Sam Freeman

Storytelling | Theatre | Arts Marketing

“Gaffer” – Liverpool Echo ****

The beautiful game, it seems, has an ugly side – and not just one that leaves teeth marks.

Writer Chris Chibnall, the former Formby schoolboy behind everything from Broadchurch to Born and Bred, penned his bitter-sweet footballing drama Gaffer more than a decade ago.

And yet, dispiritingly, little appears to have changed, when it comes to football’s attitudes to sex and sexuality at least.

Chibnall’s managers employ coarse, careless sexual imagery on the training ground and in high-decibel half-time rants (George, the gaffer at the centre of this cautionary tale, barks in ‘hairdryer’ fashion at his hapless squad of prima donnas and half-wits), while rather than censure, the play’s terraces roar their approval of players caught indulging in demeaning antics with young female fans.

But in a world of double standards, ‘poofs’ and ‘queers’ are fit only to be burnt at the stake – and one lurid headline can turn you from hero to zero, as the unsuspecting George discovers.

This one-man show is a mountain of a part – or some 20 parts in fact.

Happily, actor Simon Hedger, last seen at the Unity in The Master and Margarita, proves an engaging solo storyteller and he generates the requisite energy on the Astro Turfed sward of stage needed to carry his audience’s attention.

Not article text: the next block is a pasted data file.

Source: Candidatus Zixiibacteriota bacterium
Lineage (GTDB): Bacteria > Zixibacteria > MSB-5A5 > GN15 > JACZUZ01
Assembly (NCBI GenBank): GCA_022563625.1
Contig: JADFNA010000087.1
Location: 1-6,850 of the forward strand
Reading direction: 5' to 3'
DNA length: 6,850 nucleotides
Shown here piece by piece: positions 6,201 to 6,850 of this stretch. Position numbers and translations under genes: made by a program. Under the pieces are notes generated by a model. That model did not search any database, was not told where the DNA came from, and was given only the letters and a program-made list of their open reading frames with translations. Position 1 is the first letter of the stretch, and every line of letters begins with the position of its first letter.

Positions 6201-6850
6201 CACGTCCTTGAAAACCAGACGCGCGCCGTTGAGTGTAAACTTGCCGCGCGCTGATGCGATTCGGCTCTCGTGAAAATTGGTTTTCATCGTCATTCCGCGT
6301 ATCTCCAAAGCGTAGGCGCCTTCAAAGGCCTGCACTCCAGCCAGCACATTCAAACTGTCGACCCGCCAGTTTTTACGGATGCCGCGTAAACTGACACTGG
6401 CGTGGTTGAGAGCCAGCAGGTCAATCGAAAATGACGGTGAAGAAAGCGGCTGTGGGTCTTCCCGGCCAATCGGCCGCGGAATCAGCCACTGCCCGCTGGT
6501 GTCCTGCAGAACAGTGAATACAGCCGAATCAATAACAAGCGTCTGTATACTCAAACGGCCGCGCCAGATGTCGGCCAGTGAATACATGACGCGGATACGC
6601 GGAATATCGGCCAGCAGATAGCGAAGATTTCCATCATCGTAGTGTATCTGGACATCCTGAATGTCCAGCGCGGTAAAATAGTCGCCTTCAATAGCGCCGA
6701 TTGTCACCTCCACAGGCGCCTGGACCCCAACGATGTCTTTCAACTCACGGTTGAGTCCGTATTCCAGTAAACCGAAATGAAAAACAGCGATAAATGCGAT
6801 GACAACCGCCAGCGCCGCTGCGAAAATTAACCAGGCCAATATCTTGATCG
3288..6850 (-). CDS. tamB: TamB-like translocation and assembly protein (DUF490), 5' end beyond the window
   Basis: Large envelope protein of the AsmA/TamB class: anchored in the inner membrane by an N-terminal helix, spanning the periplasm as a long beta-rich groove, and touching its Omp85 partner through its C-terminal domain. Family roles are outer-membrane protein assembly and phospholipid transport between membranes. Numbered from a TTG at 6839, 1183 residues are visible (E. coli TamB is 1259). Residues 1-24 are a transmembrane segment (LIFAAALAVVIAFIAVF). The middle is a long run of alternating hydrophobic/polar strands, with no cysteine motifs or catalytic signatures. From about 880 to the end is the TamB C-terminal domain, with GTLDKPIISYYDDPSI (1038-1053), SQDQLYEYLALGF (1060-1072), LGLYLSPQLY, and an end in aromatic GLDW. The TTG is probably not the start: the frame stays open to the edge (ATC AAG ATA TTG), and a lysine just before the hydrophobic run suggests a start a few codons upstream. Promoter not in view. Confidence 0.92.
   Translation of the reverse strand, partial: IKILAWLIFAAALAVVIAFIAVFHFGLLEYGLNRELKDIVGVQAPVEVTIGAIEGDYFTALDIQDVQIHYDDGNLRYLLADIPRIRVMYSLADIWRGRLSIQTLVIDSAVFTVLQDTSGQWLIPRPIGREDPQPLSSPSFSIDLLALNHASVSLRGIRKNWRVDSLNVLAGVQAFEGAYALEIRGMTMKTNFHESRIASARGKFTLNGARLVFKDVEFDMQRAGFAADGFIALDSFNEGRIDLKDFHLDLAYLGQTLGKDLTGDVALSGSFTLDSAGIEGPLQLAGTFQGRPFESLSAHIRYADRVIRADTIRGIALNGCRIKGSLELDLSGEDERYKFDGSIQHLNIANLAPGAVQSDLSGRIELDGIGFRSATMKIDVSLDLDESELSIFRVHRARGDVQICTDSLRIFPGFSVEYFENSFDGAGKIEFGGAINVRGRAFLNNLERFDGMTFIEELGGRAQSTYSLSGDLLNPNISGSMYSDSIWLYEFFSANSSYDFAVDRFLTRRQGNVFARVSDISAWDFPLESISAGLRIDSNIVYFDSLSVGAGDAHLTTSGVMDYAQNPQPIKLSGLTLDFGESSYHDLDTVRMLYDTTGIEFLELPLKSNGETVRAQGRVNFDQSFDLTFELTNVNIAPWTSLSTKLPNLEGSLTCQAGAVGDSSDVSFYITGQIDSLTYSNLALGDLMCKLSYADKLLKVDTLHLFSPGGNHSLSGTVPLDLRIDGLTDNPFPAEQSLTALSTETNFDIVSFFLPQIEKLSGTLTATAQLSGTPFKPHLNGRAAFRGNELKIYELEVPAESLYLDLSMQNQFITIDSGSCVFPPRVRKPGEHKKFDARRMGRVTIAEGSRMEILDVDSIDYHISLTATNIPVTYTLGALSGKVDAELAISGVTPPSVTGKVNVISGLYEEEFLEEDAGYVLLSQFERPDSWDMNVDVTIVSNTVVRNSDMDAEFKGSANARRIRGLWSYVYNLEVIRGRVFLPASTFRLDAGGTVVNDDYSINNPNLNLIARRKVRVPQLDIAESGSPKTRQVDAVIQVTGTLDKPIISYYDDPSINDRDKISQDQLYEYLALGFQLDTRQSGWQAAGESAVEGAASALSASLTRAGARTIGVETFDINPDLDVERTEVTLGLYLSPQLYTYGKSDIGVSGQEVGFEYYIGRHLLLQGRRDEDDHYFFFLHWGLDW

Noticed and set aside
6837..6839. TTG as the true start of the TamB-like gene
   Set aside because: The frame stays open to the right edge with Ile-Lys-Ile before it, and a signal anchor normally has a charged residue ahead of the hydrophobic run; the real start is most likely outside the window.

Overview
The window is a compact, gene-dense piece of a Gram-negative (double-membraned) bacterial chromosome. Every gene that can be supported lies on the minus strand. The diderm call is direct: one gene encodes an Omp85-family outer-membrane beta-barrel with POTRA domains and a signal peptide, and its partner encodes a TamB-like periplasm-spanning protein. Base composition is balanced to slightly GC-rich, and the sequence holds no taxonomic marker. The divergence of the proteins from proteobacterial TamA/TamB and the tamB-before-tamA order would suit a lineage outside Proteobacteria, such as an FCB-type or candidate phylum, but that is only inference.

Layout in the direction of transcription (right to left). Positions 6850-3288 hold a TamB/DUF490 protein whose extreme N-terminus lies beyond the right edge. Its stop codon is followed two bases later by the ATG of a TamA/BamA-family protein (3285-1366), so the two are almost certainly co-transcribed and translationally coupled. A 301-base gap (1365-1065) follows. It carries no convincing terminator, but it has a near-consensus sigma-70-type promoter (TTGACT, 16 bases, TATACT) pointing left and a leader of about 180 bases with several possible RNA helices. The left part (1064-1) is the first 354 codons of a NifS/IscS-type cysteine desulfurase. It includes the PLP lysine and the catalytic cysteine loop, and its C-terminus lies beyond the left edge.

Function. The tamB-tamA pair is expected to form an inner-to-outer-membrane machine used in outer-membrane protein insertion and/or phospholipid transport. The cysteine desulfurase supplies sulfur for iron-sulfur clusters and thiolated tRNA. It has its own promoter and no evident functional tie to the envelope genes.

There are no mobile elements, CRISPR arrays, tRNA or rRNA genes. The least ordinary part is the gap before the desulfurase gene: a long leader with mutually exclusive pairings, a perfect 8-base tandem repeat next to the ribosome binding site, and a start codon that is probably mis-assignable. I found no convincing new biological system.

This is particularly true of the first-half, a piece of beautifully structured and scripted storytelling by Chibnall.

Here we meet the cast of characters – the colourful and calamitous – that populate Northbridge Town, a lower division club on its uppers but with an oily, aspirational new chairman and, through the David and Goliath uncertainties of the FA Cup, a chance for a glorious showdown against the mighty LFC and the rise of a new young star striker.

Hedger and director Sam Freeman have the measure of the writer’s narrative pace, and the tension rises sweetly and surely – if more in gently humorous than laugh-out-loud fashion – towards a half-time denouement that turns the tale sharply on its head.

Still, Gaffer really is a game of two halves, with the fall-out from one fleeting moment while “high on bubbles and victory” leading to an all together darker and more depressing place.

28th June 2014 | Written by Catherine Jones | Original Article